No matter what type of business an organization is and what it does, the most important part of the business is getting paid for the work done.
For small businesses, this is even more important. Small businesses usually operate on razor-thin margins and depend on their cash flow in order not just to grow but to survive. A bill that has not been paid within 2-3 months despite multiple reminders will likely go unpaid without professional help. There is a 90% chance that you will see a complete loss on these accounts.
Your employees cannot beat the recovery rate achieved by professional debt collectors. A collection agency will systematically collect your outstanding AR using “Written Demands”, “Verbal Demands”, or “Filing a Lawsuit”, or a combination of all these services. They are aware of the latest laws and have access to advanced tools that assist in the debt recovery.
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Depending on how old your unpaid bills are, here is a simple chart that suggests which collection service should be used.
Service Options & Our Fees
Depending on how old your accounts are, we recommend one of the following two options.
Option 1: (Contingency only collections)
Most popular – A professional debt collector calls your debtor multiple times
There is no upfront fee. We do not make anything until we collect. You keep 60% of the amount collected, we keep 40%. This service is recommended for accounts between 120 days and 3 years past due, regardless of the balance.
Option 2: (Flat-fee collections) Written Demands
This service requires you to buy a batch of accounts in advance. We send five attorney-approved written demands to your debtors under our name every 10 days. This service is most effective when your bills are less than 1 year past due.
Unpaid Bills and Small Business
Unpaid bills are a major problem in America that affects both consumers and businesses. About a third of all Americans have a debt that has gone past due it is currently in collections. This represents over 75 million people. These unpaid bills range from as little as $25 to as much as $100,000. The average amount owed is around $5,000.
An average small business has over $80,000 in unpaid invoices, and 81% of those are at the last 30 days past due. When this happens, small business owners face several challenges. These include not being able to hire more employees, buy new equipment, or do the marketing they need to grow. It may prevent them from maintaining adequate inventory. May result in pay cuts, and layoffs, leading to business failure.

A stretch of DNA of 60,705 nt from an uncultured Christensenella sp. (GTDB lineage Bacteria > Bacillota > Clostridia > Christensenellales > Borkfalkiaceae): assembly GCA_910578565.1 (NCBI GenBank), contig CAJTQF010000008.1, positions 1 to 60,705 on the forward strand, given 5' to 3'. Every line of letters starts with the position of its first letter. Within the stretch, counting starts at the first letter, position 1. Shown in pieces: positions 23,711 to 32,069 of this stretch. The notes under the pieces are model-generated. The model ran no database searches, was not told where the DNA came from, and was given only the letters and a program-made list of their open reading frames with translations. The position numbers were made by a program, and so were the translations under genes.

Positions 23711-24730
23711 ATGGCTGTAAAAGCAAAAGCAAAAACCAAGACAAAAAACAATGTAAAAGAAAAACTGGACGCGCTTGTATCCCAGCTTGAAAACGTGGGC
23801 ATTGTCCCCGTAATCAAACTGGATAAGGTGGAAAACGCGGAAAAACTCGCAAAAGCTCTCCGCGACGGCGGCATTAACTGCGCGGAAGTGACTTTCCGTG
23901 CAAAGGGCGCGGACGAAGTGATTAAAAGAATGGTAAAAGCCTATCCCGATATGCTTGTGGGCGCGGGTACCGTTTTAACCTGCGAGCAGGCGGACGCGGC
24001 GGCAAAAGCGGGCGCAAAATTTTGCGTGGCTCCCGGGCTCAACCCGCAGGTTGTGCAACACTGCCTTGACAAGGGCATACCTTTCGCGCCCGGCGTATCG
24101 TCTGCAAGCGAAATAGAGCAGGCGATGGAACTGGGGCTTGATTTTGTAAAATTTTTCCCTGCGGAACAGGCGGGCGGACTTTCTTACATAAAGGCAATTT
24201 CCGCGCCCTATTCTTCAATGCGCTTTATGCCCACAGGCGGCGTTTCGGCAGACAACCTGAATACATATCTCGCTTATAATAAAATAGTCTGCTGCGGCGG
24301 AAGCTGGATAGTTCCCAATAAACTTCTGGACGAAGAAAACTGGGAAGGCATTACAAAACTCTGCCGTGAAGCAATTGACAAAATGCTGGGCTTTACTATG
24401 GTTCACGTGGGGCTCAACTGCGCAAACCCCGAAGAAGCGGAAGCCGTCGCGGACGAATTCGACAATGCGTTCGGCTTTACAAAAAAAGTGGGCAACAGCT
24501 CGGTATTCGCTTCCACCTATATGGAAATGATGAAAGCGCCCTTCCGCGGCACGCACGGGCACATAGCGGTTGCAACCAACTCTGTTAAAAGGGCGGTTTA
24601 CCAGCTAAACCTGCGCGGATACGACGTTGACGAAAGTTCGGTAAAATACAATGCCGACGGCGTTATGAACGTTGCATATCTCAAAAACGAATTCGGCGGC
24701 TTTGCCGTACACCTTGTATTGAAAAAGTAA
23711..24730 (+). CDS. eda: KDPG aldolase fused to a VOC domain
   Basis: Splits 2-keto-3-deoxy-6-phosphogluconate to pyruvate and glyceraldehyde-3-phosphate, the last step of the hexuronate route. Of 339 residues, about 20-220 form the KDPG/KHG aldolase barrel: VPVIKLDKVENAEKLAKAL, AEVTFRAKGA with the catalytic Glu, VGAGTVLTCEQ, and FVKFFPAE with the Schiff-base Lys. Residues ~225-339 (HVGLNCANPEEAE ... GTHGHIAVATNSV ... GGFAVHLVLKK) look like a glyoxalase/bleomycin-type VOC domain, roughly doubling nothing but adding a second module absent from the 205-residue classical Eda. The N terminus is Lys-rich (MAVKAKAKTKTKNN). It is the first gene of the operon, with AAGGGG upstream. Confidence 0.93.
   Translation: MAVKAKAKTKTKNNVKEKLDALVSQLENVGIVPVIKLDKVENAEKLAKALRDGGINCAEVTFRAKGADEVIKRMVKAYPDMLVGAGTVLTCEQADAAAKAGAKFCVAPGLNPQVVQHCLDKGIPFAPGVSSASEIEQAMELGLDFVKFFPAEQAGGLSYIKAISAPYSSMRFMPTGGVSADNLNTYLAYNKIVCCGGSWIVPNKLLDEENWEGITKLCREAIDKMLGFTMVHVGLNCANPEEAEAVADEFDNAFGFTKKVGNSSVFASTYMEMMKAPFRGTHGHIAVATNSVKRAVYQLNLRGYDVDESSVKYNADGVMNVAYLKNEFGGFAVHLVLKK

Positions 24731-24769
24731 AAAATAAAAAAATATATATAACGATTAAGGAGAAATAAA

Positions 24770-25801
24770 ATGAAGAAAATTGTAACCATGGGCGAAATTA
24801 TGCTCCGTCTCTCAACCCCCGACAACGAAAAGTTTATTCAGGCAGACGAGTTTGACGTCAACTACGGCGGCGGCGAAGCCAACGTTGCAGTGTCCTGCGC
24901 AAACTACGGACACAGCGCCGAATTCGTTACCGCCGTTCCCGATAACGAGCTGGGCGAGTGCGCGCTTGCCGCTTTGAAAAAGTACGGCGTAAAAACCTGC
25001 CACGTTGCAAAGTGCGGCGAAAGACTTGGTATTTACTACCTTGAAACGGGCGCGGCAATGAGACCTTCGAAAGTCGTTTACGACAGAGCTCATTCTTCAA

Avoiding Unpaid Bills
Before it gets to a point where crucial functions, salaries, or jobs need to be cut, there are a few things that small businesses can do. While these methods aren’t foolproof, they can help minimize your risk.
- Have a policy in writing
Have a defined, written policy on accounts receivables and stick to it. You should know exactly when to take intensive steps before the situation deteriorates.
- Have Tighter Credit Policies
Many businesses have no choice but to offer goods or services on credit. Evaluate your clients rather than offering the same credit policy to everyone. Know when to cut your losses.
- Hire a Debt Collection Agency
Once an account goes 90 – 120 days past due, it may be time to do hard talking or hire a professional collector. You will never have enough time, systems, or expertise that a professional debt collection agency has.
Hiring a Small Business Debt Collection Agency
When hiring a debt collection agency for your small business, there are a few things you want to look for.
- Reviews and Reputation
The first thing you want to find out is if the debt collection company is reputable and ethical. Remember, the collection agency you use will be a reflection of your business. Using one that is overly aggressive or unprofessional will ruin your business.
- Licensing, Insurance, and Compliance
You also want to ensure that your collection agency has the appropriate licenses and insurance and is compliant with all local and federal debt collection practices.
- Collection Fees
Never go for the cheapest collection agency. You get what you pay for. But typically, an agency charging a flat fee or around 40% is considered fair enough.